Japan has made major contributions to the Balkans and to Iraq, in addition to its important work in countries nearer home such as Afghanistan and Sri Lanka.

The EU too is becoming more engaged politically around the world. Aceh, Sudan, Congo, Moldova (Transnistria), Rafah border crossing in Palestine/Israel are all recent examples. We provide significant regional assistance to the Balkans and through the European Neighbourhood Policy with a view to creating peace, stability and better governance on our borders. And we are the world’s largest donor of development aid, including significant assistance to the Asia-Pacific Region.

No country today can solve problems alone. So like-minded partners such as the EU and Japan must work together, especially when our democratic values are challenged across the world.

Let’s be frank - our political relationship has not kept pace with these developments. Enhanced cooperation across the whole spectrum of current challenges will strengthen us both, whether in Central Asia, the Middle East and Africa, or on specific subjects like energy, development issues, crisis management and the fight against terrorism.

As a long-established democracy, Japan is a natural strategic partner for Europe. Our cooperation on the KEDO project to address the specific problem of North Korea’s nuclear ambition is a concrete example.

4. Working together more

We can, however, and should do more together. Both sides, I believe, agree on this.

Last year’s Summit made a start by agreeing to focus on what we could do jointly to promote global and regional stability. The first fruit of this new emphasis was the strategic dialogue on security in East Asia. This is a vitally important region for our economic prosperity and security. The new dialogue provides a forum for in-depth strategic discussions, to better understand each other’s perspectives. It is working well and needs to develop further.

One focus has been the need to encourage China to be a responsible member of the international community.

We both want China to embrace democracy and the rule of law and respect human rights. We have noted Japan’s concern about China’s military spending and the arms embargo issue. But it is also certainly in everyone’s interest that relations between countries in the region improve and that regional cooperation be strengthened. What more can be done to improve relations in the region? How else can Europe contribute?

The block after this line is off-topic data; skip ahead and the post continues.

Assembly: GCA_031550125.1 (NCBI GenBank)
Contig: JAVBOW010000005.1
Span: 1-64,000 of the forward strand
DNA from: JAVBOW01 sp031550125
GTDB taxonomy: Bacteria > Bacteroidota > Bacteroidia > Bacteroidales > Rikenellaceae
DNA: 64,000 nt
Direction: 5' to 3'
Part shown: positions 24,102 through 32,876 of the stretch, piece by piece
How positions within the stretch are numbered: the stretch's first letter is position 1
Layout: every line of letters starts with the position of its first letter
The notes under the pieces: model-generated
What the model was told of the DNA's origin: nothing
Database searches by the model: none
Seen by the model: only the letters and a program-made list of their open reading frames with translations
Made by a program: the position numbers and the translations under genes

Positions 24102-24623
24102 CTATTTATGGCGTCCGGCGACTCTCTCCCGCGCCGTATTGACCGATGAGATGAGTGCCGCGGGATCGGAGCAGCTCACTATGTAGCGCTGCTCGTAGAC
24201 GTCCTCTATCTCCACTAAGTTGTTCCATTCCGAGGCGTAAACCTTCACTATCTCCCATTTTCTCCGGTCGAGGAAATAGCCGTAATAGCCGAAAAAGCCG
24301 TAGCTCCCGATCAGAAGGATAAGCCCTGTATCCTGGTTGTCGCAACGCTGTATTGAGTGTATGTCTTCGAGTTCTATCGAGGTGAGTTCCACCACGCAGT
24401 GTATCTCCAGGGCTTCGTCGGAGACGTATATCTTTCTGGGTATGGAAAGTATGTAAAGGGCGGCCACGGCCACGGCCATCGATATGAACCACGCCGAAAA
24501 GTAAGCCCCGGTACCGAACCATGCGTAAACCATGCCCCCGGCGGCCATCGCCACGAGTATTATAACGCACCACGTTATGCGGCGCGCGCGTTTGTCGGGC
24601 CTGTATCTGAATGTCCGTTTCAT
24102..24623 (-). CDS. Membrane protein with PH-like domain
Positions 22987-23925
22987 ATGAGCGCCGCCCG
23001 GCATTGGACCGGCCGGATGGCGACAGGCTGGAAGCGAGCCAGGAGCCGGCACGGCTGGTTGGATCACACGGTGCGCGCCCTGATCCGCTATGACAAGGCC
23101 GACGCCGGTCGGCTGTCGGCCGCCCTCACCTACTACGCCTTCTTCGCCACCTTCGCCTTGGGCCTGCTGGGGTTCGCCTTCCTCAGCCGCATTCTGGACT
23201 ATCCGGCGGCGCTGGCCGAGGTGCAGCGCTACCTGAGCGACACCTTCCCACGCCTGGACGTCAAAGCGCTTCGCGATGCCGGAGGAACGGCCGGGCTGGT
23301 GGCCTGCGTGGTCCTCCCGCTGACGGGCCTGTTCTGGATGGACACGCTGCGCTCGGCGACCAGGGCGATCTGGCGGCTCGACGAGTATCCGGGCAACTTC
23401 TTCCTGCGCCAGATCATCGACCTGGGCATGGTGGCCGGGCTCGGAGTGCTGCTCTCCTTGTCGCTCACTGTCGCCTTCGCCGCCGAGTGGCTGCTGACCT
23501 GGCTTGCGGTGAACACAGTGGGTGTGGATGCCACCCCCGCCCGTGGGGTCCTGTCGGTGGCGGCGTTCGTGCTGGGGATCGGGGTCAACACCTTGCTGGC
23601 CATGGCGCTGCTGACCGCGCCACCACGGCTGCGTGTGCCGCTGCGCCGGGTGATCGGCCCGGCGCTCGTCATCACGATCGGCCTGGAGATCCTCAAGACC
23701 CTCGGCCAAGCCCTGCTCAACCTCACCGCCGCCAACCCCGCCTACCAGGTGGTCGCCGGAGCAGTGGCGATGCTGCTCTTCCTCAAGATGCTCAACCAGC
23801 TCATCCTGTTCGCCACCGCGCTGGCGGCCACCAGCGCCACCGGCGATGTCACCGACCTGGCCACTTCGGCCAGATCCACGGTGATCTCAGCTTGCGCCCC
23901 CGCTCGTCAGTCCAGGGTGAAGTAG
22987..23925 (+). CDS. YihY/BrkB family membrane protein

Today’s symposium should also look at how our partnership with Japan fits in with the EU’s overall strategy in Asia. We will hold the next Asia-Europe Meeting summit in Europe in September. Are we using this instrument properly? Should the EU and Japan provide more leadership here? We believe it is crucial for us to follow the East Asia Summit’s development closely and we intend to become an observer. How can Japan help?

Let me mention two other issues where we must work more closely together: energy and the environment.

Energy. According to the International Energy Agency, the demand for energy will increase 50% by 2030. Part of this is due to inefficiencies in India and China: to achieve the same GDP output, China needs ten times as much energy as Japan, seven times as much as the EU. This has significant repercussions on the environment and global markets. Japan and the EU have led the discussion by organising an ASEM seminar on energy efficiency. And last month the Commission published its green paper on energy.

Environment. Our citizens are increasingly concerned about climate change and other threats to the environment. We will boost our cooperation in this field with the High-Level Consultations on the Environment next Monday. Climate change is happening faster than predicted. We must act quickly and engage all emitters in an effective post-Kyoto global regime.

The EU and Japan have a global responsibility on both energy and the environment. What more can we do together? We are keen to hear your suggestions.

5. The importance of people to people contacts

Underpinning this cooperation are personal connections and contacts. While much unites us, our cultures are quite different. We need to draw inspiration from these differences – much as we have done in bringing together different European cultures in the EU.

Japanese and Europeans are fascinated by each other’s society and culture. In my experience, Japanese people are well informed about the various aspects of European culture, for instance our celebration of Mozart’s 250th birthday this year.

Yet awareness of the EU as a political and economic entity is low. The People-to-People Exchange Year in 2005 certainly increased awareness of the EU in Japan, with over 1900 events in Japan and the EU. The two recently established EU Institutes in Japan and our Tokyo Delegation will continue that good work. As, I know, will our partners in Japan.

We need to tap into the enthusiasm of our young people, who were active in hundreds of these events last year. Many of you work hard to promote these links. I am sure you want to share your experiences and I will be interested in your suggestions for how we can maintain the momentum and sustain the achievements of the EU-Japan Year.

6. Conclusion

Each of you has been invited to participate in this Symposium because of your expertise in EU Japan relations. And because of your enthusiasm. I know that the discussions will be stimulating and maybe even provocative.

Your ideas will not go unnoticed. Quite the reverse: the results of this symposium will be incorporated into a report to the EU-Japan summit.

I am confident that you will come up with innovative ideas on this important relationship. I wish you every success – and I look forward to discussing your ideas.